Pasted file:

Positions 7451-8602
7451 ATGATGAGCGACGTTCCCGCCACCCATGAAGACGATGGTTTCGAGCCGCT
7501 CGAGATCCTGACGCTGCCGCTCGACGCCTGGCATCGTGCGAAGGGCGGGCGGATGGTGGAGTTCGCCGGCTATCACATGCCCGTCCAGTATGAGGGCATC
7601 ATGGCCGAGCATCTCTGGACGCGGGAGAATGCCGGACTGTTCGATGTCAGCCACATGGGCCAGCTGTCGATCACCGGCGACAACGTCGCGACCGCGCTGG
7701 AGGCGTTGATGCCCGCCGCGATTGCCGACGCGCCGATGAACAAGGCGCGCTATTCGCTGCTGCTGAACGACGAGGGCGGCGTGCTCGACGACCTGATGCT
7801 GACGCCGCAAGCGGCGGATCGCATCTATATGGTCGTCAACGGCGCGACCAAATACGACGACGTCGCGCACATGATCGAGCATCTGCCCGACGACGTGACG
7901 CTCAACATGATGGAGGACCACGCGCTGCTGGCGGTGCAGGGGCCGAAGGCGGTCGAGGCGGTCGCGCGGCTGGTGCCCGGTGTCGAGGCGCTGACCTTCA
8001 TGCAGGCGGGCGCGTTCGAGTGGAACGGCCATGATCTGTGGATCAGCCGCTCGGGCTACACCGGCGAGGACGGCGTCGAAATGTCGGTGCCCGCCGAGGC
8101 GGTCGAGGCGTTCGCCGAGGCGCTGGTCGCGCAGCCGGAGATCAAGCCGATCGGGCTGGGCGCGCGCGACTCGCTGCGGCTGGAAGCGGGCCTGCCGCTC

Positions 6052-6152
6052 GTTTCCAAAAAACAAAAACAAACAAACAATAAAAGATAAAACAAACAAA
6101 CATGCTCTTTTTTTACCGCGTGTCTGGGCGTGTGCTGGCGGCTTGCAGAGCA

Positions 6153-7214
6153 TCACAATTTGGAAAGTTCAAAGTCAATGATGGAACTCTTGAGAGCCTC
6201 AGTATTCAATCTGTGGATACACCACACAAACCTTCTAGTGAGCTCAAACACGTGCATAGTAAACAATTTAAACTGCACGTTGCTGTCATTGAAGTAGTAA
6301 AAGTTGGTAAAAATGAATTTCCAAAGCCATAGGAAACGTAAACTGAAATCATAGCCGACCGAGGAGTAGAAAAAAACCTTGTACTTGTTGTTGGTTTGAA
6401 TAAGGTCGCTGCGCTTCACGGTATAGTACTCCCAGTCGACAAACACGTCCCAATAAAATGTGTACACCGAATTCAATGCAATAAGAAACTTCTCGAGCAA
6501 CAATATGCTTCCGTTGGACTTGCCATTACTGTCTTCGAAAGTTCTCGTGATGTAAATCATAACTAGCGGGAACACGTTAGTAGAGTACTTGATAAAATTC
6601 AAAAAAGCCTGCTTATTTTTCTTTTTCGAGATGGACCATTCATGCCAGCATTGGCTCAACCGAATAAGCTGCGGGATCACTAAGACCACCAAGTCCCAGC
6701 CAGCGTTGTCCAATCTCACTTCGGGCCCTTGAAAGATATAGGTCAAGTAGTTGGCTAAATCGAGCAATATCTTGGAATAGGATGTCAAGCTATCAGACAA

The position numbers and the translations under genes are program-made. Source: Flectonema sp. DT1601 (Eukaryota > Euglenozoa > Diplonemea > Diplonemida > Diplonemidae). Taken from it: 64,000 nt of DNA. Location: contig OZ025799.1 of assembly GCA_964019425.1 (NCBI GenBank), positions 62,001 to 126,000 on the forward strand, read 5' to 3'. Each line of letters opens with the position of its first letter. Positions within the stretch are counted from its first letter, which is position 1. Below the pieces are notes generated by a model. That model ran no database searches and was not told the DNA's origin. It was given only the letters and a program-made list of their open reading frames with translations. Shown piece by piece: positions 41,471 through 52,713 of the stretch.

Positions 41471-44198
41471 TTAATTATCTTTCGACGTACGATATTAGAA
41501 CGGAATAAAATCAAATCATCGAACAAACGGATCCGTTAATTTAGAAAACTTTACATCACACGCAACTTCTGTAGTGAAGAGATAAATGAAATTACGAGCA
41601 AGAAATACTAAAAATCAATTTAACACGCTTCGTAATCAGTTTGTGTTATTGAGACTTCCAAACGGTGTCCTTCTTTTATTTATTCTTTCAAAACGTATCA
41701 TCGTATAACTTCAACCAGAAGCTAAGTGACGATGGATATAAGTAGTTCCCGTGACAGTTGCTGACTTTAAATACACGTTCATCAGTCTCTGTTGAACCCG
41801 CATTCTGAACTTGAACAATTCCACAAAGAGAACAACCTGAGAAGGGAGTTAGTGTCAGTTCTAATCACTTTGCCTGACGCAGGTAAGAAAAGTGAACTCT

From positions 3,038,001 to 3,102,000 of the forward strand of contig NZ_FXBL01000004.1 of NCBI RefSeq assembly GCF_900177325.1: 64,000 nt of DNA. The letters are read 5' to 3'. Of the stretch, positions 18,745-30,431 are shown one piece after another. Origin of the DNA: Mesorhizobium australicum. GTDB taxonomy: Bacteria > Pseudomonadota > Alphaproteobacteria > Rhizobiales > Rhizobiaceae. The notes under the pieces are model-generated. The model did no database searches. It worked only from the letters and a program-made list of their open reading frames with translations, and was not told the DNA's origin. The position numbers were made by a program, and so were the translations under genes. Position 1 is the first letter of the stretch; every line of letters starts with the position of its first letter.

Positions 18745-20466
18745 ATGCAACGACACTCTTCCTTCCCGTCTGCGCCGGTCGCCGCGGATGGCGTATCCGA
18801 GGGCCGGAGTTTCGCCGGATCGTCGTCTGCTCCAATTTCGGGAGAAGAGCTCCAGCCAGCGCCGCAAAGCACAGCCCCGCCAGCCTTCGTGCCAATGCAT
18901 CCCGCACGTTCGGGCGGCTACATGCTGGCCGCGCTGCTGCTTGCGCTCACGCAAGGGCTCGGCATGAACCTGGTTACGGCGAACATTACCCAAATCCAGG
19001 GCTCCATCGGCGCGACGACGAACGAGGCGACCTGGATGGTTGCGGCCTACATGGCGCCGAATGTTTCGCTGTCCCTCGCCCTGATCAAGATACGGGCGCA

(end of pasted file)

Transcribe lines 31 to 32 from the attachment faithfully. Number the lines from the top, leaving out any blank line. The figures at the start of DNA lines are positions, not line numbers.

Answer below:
18801 GGGCCGGAGTTTCGCCGGATCGTCGTCTGCTCCAATTTCGGGAGAAGAGCTCCAGCCAGCGCCGCAAAGCACAGCCCCGCCAGCCTTCGTGCCAATGCAT
18901 CCCGCACGTTCGGGCGGCTACATGCTGGCCGCGCTGCTGCTTGCGCTCACGCAAGGGCTCGGCATGAACCTGGTTACGGCGAACATTACCCAAATCCAGG